Out of approximately 100 automotive logistics providers questioned in a survey carried out by INFORM GmbH (Institut für Operations Research und Management GmbH), nearly one in four respondents (24%) is still working with software that was introduced more than 11 years ago and over 90% of the people surveyed reported limitations with the systems they use.
The study, carried out in the autumn of 2017, questioned key players at different points in the logistics chain. The largest group was logistics service providers, followed by automotive manufacturers. There was wide agreement over the significance of transport logistics. 80% of participants believe that the number of vehicles needing to be dealt with in the logistics sector will grow by at least 10%, and half of those even estimate a rise of more than 20%.
The respondents believe that this stands in stark contrast to the state of their IT equipment. Many weaknesses were identified, from user friendliness, which was criticised by 47% of the participants, limitations of the system for data collection and evaluation (42%), through to a lack of future viability (33%). This may well be down to the age of the systems. Although 45% work with systems that are at most five years old, 24% indicated that their systems have been in place for between 11 and 20 years.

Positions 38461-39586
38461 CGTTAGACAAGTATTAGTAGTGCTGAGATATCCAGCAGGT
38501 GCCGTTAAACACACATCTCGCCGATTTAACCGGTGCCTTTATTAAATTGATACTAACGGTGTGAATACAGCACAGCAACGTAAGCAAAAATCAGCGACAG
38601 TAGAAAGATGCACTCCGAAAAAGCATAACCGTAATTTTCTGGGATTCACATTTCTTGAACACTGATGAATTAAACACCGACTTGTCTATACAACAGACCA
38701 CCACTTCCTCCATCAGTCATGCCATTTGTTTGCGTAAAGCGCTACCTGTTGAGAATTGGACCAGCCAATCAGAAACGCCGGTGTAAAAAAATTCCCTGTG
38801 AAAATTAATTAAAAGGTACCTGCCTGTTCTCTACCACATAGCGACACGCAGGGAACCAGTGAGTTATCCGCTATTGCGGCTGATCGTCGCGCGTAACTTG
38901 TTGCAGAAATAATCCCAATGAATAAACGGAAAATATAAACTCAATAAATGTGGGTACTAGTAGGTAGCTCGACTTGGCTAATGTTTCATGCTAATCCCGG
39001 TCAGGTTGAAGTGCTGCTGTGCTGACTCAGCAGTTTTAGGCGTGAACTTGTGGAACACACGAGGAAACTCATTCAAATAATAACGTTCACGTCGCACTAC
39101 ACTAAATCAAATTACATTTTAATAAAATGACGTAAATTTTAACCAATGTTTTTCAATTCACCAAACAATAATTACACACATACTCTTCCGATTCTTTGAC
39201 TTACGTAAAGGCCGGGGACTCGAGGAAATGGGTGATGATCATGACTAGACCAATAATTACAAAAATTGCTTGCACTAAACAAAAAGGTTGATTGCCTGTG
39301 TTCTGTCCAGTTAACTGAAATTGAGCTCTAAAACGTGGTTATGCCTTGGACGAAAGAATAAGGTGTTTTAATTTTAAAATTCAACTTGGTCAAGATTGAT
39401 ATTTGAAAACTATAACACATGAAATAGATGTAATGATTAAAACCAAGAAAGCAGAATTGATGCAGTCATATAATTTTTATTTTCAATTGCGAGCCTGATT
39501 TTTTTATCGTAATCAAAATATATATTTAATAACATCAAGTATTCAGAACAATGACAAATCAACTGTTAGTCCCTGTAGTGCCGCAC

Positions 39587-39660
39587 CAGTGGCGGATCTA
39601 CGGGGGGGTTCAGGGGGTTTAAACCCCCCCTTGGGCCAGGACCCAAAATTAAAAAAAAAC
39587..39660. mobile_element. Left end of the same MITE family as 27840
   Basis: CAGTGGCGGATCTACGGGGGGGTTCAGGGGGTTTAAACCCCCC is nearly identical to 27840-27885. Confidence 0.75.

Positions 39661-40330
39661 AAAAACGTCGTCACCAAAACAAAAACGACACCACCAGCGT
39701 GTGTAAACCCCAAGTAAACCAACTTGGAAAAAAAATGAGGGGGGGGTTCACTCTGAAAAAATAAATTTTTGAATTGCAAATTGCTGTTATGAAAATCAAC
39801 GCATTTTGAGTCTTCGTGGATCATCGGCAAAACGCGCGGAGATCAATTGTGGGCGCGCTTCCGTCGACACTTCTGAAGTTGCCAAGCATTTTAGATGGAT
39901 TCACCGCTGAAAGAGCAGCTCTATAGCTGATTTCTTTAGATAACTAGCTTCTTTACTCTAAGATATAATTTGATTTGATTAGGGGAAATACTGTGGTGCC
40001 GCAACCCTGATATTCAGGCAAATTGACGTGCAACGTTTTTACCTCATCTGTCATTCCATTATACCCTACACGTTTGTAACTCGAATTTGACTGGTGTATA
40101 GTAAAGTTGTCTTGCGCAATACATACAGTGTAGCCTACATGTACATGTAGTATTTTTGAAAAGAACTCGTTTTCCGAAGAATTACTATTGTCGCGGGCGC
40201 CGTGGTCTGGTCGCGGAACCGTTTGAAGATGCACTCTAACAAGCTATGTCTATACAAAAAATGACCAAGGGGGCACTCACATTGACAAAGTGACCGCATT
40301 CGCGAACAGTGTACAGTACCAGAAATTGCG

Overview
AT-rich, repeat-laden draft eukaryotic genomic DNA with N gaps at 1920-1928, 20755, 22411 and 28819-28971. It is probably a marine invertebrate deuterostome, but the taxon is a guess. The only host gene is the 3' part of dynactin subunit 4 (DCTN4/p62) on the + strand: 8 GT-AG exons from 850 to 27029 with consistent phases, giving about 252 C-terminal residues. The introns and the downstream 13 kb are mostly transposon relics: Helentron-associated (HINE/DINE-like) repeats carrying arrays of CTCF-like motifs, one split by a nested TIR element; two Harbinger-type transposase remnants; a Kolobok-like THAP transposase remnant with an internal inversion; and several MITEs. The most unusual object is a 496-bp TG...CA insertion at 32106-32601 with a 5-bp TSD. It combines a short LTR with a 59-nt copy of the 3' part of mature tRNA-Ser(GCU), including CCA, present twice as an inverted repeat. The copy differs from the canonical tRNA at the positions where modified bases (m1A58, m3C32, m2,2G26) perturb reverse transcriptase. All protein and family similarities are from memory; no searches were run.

In the first instance, the main reason for not acquiring a new system was attributed to financial factors (ranging from 51 to 60%), such as the need for capital investments and a restricted company IT budget. At least one in three has had negative experiences with implementing an IT system in the past and is wary of new software solutions as a result. At the same time, the majority of logistics players (51%) consider IT to be of key value in the marketplace, since it always enables them to stay one step ahead of their competitors.
Matthias Berlit, INFORM’s Vice President of Industrial Logistics Division, comments: “These messages send out clear signals to software developers and IT support. Logistics experts recognise the importance of a good IT system but expect them to be better, more convenient and more user friendly.” He goes on: “The study clearly shows that the need for efficient IT provision in automotive logistics is far from being met. It makes one wonder that only 9% of those asked, indicated they were completely satisfied with their system.
In addition to the cost aspect, a specialised software such as INFORM, represents an added value that should not be underestimated due to the consulting know-how contained in the technology even before implementation.
The preferred identification technology for logistics processes in the automotive sector is still the barcode, which is applied by 67% of users. Only about 45% currently use GPS telematics data. What is certain for the future is that telematics is anticipated to grow significantly in importance for trucks, cars, and communication between vehicles. Nevertheless, at the moment, nearly one in five respondents (19%) say, “We still don’t use any form of technology for identification or tracking.”
When asked about the particular challenges facing their business in the future, the automotive logistics experts identified the following most frequently: improved efficiencies in operative procedures, flexibility in planning deviations, along with the execution of every order on time.